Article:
On ‘They Say / I Say’

They Say/I Say: The Moves That Matter in Academic WritingThey Say/I Say: The Moves That Matter in Academic Writing by Gerald Graff

My rating: 5 of 5 stars

A colleague and friend of mine passed along this book’s citation, suggesting that it might be of interest to me for a new course I’m teaching on academic rhetoric and argumentation.

She could not have made a more apt book recommendation.

What a gem for those seeking to become better academic writers as well as for those guiding others to improve their writing skills and prose. Examining academic texts not simply as a report of findings but as a conversation amongst scholars helps to create clear and engaging texts, rather than prose that suffers from the inaccessibility label often lobbed at members of the academy and their manuscripts.

Indeed, I’m often asking my own students why academic texts shouldn’t engage readers, even those from fields and disciplines further removed from their own?

I’ll be recommending this to all of my students from now on. And, revisiting this book as I work to improve my own writing as well my classes.

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And, just like that…

I run because it helps me battle my worst inner demons. I run because running is one of the only things that allows me to empty my head of all the nonsense that accumulates each day. I run because I can.

Yesterday was tough for a multitude of reasons. Today remains anxiety-riddled, largely because Irma has adopted Cuban time and appears stalled in between Cuba and Florida. She’s ravaged Cuba, although perhaps sparing Havana her worst. But, we still await word on those we love in Cuba, and continue to hope that they are well. Florida is another matter entirely. And, all we can do is continue to wait. Wait and hope we shall.

But, yesterday was also a victory for me. A seemingly small one. But, a victory all the same.

I can’t say that my Helsinki Midnight Run went at all smoothly. But, I finished, and I am proud.

Here’s what I’m taking away from the experience:

Two weeks ago, mentally I hit a gigantic, immovable brick wall. For reasons that don’t really matter and which I’m still processing, I sank into a state of despair and antipathy that I’ve evaded for a while. My little black dog barked and growled loudly and stripped me of my running and all other mojo. Thus, my last run prior to yesterday was two weeks ago today.

In addition, the last week or so, I’ve also been trying to ward off a bit of a chest cold or bug. Thus, earlier this week, when I looked at my schedule (which is mental) and the weather forecast for the run (which predicted rain, rain and more rain), I was certain I would not line up. Rather unfortunate given that I’d spent the last several months working hard towards that 10 k / Midnight Run goal.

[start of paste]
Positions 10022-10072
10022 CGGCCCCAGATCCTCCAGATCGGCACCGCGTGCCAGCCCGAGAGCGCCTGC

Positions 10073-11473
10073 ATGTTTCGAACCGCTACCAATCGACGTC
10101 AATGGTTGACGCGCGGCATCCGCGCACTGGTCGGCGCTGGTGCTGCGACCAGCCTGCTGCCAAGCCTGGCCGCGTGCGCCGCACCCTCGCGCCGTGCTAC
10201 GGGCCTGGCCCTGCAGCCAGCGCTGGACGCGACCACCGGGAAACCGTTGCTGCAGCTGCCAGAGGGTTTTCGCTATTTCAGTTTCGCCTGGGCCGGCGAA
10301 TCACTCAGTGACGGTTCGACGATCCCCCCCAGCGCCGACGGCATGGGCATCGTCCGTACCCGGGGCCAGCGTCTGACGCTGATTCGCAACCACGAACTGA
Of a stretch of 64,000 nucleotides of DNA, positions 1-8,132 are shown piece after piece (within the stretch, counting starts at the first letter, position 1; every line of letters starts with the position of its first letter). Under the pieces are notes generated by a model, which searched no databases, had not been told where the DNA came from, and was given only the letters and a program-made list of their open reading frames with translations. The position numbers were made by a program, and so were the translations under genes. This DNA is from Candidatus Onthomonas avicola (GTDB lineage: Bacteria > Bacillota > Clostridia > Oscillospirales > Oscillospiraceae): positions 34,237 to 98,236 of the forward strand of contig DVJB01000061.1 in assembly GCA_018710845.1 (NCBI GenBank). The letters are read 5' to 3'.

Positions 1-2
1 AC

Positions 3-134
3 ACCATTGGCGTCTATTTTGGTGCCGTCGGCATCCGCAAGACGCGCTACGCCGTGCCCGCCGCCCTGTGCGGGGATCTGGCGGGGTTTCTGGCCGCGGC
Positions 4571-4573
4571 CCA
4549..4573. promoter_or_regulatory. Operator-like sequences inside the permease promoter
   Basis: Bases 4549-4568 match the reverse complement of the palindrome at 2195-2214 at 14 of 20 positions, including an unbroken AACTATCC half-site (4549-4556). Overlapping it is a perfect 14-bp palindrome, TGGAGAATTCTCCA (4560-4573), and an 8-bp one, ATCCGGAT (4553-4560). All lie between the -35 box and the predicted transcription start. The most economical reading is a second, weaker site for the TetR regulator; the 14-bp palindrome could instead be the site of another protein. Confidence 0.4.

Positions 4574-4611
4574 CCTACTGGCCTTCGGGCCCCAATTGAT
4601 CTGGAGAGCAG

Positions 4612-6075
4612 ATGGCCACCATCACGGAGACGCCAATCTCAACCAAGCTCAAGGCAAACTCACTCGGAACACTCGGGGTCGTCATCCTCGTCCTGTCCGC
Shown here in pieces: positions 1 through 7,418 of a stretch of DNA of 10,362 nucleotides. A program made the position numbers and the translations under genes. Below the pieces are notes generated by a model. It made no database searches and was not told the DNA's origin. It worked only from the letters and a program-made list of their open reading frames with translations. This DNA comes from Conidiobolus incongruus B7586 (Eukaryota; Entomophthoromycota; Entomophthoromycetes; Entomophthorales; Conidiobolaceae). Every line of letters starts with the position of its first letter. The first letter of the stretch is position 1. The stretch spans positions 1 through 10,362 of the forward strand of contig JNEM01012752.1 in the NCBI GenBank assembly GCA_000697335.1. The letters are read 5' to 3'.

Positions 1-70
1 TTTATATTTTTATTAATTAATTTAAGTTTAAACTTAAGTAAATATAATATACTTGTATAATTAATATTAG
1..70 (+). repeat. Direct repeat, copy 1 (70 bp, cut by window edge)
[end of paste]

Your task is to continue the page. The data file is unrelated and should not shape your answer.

But, sometime on Friday, I decided, ‘Fuck it. I’m running it. I may not have a great time and I may walk bits. But, who cares?! I signed up. I’ll at least start it!’

So, I started. One of the best moments came just before I started. As The Cuban and my close friend Jules escorted me to the runners’ starting area and relieved me of my jacket and bag of post-race crap, they believed in me even when I was uncertain. The Cuban, perhaps sensing more than anyone just how anxious and filled with doubt I was simply said just before the final pre-race smooch, ‘I’m so proud of you’. [Yes, I’m all choked up now reading that.]

My Race

After the finish and after the post-race swag grab, I snapped this before meeting up with The Cuban and my friend Jules. Yeah, I’m proud.

My Midnight Run

Images from a Helsinki Midnight Run: the start, the masquerade runners, my start group banner, the post-race hydration mission — G&T, and water of all sorts — and back home once the hat finally came off.

It struck me as odd since I hadn’t started yet or run a single step in two weeks. But, at the same time, that short little declaration said everything, and reflects why I’m proud of me.

I signed up. I laced up. I lined up. And, I started. More so, I finished. And, yes, I’m proud of me for that.

The race itself was hard and lovely at once. I went slow. But, slow beats standing still. I had breathing issues about 4 km in and had to find a port-a-potty, but I kept going. The skies opened and the rains came somewhere between the third and fourth kilometres and didn’t really stop, although it did let up to a gentle mist at some point.

I walked bits, but I kept going. I high-fived as many bystanders as possible because they helped me to keep going, and I’m grateful that they braved the elements simply to cheer us crazy, mad near-midnight runners on. And, I smiled. Even when it hurt, I smiled. Because I could continue to put one foot in front of the other, and just keep going. Before I knew it, I was passing the 9 km marker and then the 500 m to go banner.

And, just like that, I finished. Truth be told, it hurt I finished strong. More importantly, I finished!

As much as the worst critic (that little black dog barking in my head) wants to find fault in what didn’t go right last night, the runner in me is screaming, ‘Shut up, fool! You got out there and you did it! Who cares that it didn’t go smoothly?! Not every run goes well.’ And of the three Midnight Runs I’ve completed, this was my best.

For that, I’m proud.

My running story isn’t over — it’s just getting started.

Waiting….

Today, it’s all about waiting.

Waiting to start the 2017 addition of the Helsinki Midnight Run. (My start time is 21.25, Helsinki time.)

Waiting to hear how prepared and where are family and friends in Florida are hunkered down and hopefully safe from Irma’s approach. (Last forecast has her hitting the Florida Keys early Sunday morning local time, Sunday afternoon our time.)

And, waiting to learn the fate of those who are currently riding out Irma’s wrath across Cuba.

I hate waiting. For anything. But, waiting on all of this on the same day has me unbelievably restless and anxious and fidgety. And, the weather here appears to reflect my mood rather well — rainy, windy and generally miserable and unsettled.

There’s absolutely nothing we can do from here for those in Florida and Cuba currently either experiencing what I image to be hollowing winds and lashing rain, deafening and terrifying at once. I can’t help but worry about those we’ve met who live far too close to the water’s edge. I can’t help but think of the waves currently crashing over the Malecón, which will likely grow and intensify as Irma follows Cuba’s coast. And, I hope against hope that not too much is washed away.

And, I can’t help but wonder what will remain tomorrow and the day after.

And, then comes Florida, likely to take on the full force or Irma’s terror.

As I sit or pace or try to work and take my mind off Irma’, the faces of those I love flash before my eyes, whether in Cuba or Florida.

And the word that comes to mind is simply, ‘¡cuidate!’

Be safe.

 

In the storm’s path

Watching hopelessly from afar as disaster strikes is never easy. When it hits places once called home or where we’ve left pieces of ourselves and our hearts, there’s a certain pain that accompanies the helplessness and sense of loss. It’s akin to grief really.